Thursday, July 03, 2014

Waging Ant Wars

I, Donis, wish I were lounging next to the lake, watching baby loons along with Barbara (previous entry). But, alas, no. It's summer in Phoenix and there is no lounging to be had. It is hot hot hot. The thermometer on my back porch currently registers 110º, heading for a high of 112º according to the local weathercast. No one wants to spend time outdoors. Not humans, pets, or pests.

It's time for the ant wars.

In the early Twentieth Century time period I write about, what we now think of as strictly food was often used for lots of things other than eating--cream to soothe a sunburn, a strawberry mask for refining the skin, lemon and beeswax to polish furniture, milk to lift stains, black pepper to keep cats out of the garden. Folks knew how to take care of problems without resorting to Max Factor or Weed-B-Gon. Or Truly Nolan.

We've been visited lately by ants in the kitchen, which has afforded me the opportunity to conduct my own field research in natural pest control.

This happens about once a year. They come in around the kitchen window, tiny Houdinis who find openings no matter how many times we re-caulk. Most of the time we live in cautious harmony, the ants and I. If they don't bother us, we don't bother them. There have been a couple of times when a large anthill appeared in the back that was too bothersome to ignore, and Don got rid of them by flooding them, then dumping blended-up oranges, peel and all, into the hold. Did we destroy the den? I doubt it, but he did persuade the colony to relocate, at least, for we never saw that particular group again.

The batch that has invaded this year is insidious. They are teeny-tiny little black things that eat the bait in ant traps and laugh. We lined the sill with sticky paper, but these ants are so small that they just walked right under it. We haven't been able to find the den itself, so after a war council, Don and I decided that the only answer is some sort of barrier between them and our kitchen. Following is a report on how we finally seem to have gotten them under control:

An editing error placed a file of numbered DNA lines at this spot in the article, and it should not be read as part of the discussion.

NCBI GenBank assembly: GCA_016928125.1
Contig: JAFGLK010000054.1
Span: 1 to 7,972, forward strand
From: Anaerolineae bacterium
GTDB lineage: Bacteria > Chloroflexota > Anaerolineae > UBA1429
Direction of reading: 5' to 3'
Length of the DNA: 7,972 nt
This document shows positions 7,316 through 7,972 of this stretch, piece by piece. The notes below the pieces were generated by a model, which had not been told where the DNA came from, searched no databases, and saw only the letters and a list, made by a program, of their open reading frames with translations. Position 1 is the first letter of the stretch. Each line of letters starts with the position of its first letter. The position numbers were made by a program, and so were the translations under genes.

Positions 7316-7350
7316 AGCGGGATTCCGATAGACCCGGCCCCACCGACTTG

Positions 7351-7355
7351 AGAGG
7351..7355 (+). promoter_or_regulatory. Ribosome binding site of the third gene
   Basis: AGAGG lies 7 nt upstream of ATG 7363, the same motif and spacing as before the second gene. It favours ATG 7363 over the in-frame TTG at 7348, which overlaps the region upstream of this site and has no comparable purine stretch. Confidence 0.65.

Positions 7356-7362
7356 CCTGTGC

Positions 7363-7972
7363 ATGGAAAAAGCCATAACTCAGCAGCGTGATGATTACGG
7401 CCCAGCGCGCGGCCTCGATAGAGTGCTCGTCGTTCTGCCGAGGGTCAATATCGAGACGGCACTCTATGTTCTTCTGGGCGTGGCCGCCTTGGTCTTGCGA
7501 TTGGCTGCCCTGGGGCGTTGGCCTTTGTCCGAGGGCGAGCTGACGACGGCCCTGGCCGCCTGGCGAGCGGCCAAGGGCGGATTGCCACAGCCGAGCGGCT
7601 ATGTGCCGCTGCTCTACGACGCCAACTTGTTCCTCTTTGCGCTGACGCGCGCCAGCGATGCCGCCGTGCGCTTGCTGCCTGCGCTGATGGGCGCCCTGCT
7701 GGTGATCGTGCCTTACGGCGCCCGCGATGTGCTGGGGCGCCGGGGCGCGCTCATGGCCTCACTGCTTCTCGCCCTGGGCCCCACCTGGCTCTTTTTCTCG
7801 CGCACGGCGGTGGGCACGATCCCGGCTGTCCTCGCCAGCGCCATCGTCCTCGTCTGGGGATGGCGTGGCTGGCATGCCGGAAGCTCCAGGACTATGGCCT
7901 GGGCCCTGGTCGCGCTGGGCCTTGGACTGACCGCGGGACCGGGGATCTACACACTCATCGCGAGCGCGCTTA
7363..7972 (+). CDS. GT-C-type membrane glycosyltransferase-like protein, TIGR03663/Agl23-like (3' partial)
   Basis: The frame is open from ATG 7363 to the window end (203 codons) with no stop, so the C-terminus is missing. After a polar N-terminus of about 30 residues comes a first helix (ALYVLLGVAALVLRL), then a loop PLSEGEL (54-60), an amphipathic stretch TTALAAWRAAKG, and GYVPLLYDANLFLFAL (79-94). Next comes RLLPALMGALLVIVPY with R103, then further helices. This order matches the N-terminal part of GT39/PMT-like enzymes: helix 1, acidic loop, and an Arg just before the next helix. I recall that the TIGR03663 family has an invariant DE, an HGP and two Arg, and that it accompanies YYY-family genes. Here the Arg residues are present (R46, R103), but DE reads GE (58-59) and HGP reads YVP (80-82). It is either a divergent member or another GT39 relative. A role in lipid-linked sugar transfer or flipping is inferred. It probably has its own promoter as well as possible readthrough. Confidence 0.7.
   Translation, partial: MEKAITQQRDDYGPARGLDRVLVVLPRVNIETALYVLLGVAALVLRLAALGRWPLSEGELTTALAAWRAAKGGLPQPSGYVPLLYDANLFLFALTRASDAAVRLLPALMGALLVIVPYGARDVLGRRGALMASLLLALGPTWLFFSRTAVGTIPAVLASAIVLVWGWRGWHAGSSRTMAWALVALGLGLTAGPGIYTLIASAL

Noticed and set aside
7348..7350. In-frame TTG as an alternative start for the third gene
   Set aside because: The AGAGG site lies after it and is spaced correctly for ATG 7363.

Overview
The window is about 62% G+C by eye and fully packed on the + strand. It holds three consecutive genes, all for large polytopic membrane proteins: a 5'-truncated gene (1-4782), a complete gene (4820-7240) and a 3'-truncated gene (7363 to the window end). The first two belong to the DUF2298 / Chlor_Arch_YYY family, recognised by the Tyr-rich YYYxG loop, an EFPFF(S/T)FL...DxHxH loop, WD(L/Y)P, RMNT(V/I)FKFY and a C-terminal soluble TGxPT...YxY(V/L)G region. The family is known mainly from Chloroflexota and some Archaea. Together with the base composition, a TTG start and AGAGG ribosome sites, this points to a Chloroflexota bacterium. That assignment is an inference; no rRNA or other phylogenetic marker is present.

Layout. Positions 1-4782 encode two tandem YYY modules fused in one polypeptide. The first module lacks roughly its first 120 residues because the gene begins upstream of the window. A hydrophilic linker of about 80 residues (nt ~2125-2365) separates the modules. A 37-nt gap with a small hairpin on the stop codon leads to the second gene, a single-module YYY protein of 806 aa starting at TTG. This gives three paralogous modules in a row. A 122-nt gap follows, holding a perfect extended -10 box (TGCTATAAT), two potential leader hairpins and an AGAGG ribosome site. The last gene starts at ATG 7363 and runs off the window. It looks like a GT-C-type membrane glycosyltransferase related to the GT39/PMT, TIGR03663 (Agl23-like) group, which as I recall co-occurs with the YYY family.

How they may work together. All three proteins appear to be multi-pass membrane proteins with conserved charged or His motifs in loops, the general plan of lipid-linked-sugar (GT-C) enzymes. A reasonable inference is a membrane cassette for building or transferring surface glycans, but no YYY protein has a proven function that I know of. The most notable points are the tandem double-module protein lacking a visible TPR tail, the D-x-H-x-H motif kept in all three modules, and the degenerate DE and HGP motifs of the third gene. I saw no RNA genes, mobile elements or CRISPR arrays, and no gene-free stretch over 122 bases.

After consulting the 1879 edition of The White House Cookbook, and the 1878 edition of Housekeeping in Old Virginia, we began by laying down a line of baking soda across the window sill. It looked rather like a dusting of snow, and the ants decided to go skiing. No good.

I followed that up with a line of cinnamon, which worked like gangbusters. The ants absolutely refused to cross the line, and the cinnamon had the added benefit of making our kitchen smell like Christmas. However, have a look at the photo and tell me if you want your kitchen window to look like this.  Besides, the ants solved their problem by walking up the wall and crossing into the kitchen above the line. Dang.

Since pungent smells are apparently the answer, Don saturated a cotton ball with eucalyptus oil and rubbed it up and down the window sill. This worked for a while, but the smell fades and ants are patient. So he saturated several more balls, some with eucalyptus, some with rosemary oil, and some with lemon oil, and stuffed the balls themselves in the corners where the window pane joins the wall. It's been a week, and no ants.

One task left before the annual re-caulking party is to wash down the wall outside under the kitchen window with a bleach water solution to get rid of their chemical trail. We hope. It's worked before.


Eileen Goudge said...

I used to have that problem when I had a house (as opposed to a city apt.) Those little devils are hard to get rid of, no doubt about it. Eucalyptus works wonders on fleas, too, by the way. I once had a flea infestation and, on the advice of someone in the know, placed eucalyptus branches all around the house,left the windows open a crack. A day later, no more fleas

Donis Casey said...

I'll remember about the fleas! Lavender is good for repelling critters, too, Eileen--especially scorpions!

Irene Bennett Brown said...

Entertaining, informative, intrigueing -- about ants?! Only you could write it, Donis! You lighten my day every time.